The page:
LISTEN: The COVID-positive person who breached the Auckland border by crossing in and out of the region, returning to Waikato with the virus, may have escaped police charges because they don't know who it is.
It's been revealed the person would not be charged with any offence under the COVID-19 Public Health Response Act, according to police, and that they have not received a referral for investigation.
University of Otago law professor Andrew Geddis believes it might be down to a simple reason: no one has told police who this person is, so they couldn't charge them, even if they wanted to.
He believes the Ministry of Health won't pass information about the case on to the police because it might stop people with COVID-19 symptoms from coming forward as they will have to disclose where they've been and what they've been doing.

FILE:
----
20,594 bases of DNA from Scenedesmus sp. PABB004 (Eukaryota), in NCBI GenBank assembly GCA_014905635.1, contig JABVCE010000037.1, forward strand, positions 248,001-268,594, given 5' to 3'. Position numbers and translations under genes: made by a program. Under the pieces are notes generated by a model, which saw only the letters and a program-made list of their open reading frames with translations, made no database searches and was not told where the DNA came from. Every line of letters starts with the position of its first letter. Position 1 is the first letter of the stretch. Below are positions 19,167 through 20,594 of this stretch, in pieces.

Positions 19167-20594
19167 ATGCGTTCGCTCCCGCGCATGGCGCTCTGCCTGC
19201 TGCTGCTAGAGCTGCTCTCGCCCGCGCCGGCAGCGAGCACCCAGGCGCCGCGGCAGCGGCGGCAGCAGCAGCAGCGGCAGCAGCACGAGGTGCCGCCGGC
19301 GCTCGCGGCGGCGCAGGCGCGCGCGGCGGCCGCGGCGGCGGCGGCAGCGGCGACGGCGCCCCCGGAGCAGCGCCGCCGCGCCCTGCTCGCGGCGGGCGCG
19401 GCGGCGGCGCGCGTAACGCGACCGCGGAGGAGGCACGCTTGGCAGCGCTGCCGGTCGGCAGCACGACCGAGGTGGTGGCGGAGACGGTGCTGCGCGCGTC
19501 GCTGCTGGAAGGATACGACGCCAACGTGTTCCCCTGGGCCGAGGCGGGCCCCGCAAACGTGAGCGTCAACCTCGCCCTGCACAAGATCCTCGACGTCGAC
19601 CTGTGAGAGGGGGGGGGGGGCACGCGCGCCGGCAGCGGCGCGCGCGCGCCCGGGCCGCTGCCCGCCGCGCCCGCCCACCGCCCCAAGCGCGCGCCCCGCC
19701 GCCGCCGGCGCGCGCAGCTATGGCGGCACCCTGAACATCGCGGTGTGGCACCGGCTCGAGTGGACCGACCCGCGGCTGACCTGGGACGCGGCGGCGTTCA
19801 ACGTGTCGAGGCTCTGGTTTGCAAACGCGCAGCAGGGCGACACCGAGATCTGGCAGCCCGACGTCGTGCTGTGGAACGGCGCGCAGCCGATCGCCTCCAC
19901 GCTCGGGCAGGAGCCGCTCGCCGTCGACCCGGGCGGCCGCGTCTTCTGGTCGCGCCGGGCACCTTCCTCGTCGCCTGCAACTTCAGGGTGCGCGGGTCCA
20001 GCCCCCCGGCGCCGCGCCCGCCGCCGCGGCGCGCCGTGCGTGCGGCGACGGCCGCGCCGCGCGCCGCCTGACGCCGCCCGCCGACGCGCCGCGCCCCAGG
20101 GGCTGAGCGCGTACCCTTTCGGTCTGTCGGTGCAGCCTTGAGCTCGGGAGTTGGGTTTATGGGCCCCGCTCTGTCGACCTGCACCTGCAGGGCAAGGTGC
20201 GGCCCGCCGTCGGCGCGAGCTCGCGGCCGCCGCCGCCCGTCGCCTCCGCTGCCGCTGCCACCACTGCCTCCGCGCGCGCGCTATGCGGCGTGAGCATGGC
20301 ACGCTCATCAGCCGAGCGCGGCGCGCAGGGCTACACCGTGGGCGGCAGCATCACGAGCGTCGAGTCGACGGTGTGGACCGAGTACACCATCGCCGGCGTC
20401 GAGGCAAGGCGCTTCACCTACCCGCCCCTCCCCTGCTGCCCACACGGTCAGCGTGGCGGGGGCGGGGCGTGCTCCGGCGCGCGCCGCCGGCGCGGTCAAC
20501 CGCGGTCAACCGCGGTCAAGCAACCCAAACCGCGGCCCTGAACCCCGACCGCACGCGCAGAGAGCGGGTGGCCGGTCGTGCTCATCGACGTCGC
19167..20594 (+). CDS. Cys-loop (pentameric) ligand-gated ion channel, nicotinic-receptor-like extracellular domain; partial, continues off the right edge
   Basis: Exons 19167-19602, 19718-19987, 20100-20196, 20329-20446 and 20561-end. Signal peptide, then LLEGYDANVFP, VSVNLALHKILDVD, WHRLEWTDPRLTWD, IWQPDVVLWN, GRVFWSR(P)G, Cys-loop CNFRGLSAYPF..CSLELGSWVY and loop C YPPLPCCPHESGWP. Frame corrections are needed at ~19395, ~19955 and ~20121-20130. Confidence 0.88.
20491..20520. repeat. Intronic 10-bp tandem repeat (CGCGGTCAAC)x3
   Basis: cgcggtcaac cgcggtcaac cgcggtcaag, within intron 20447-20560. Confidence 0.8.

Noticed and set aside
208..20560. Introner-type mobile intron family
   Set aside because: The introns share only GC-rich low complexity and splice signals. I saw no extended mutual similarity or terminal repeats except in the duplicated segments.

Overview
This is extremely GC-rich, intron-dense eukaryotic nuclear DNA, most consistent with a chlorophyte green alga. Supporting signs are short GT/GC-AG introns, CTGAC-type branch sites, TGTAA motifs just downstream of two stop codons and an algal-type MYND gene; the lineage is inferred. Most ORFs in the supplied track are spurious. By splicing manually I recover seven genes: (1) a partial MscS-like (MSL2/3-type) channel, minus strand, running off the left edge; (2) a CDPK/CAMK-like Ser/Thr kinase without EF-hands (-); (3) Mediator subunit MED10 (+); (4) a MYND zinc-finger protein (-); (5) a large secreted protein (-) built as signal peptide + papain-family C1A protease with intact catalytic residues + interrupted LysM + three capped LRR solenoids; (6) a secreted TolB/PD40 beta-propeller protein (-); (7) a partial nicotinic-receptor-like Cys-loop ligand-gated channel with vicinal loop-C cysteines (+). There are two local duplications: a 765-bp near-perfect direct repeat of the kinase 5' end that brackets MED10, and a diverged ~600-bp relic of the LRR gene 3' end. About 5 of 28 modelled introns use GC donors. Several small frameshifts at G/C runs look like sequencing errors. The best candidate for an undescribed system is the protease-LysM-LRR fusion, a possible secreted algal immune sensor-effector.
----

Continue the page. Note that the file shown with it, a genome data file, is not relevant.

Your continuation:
"The ideal would be that everybody follows the rules. Nobody crosses over the border unless they're absolutely allowed to so COVID doesn't spread - that would be the ideal," Geddis told Magic Talk.
"The problem is when you've got someone who has done that and has gone into an area they're not allowed to, and has gone to a bunch of different places with COVID, you then want to find out where they've gone and you want to find out where they've been so you can contact trace."
Geddis said if information gathered through the contact tracing process is then passed onto the police so they can use it to prosecute, there is a risk that the next time it happens the person might not tell the truth to contact tracing officials.
COVID-19 Response Minister Chris Hipkins says information shared with health authorities for tracing was only used for that purpose and not passed to any other agency.
Listen to the full interview with Andrew Geddis above.
Magic Talk | Mornings with Leah Panapa, weekdays from 9am.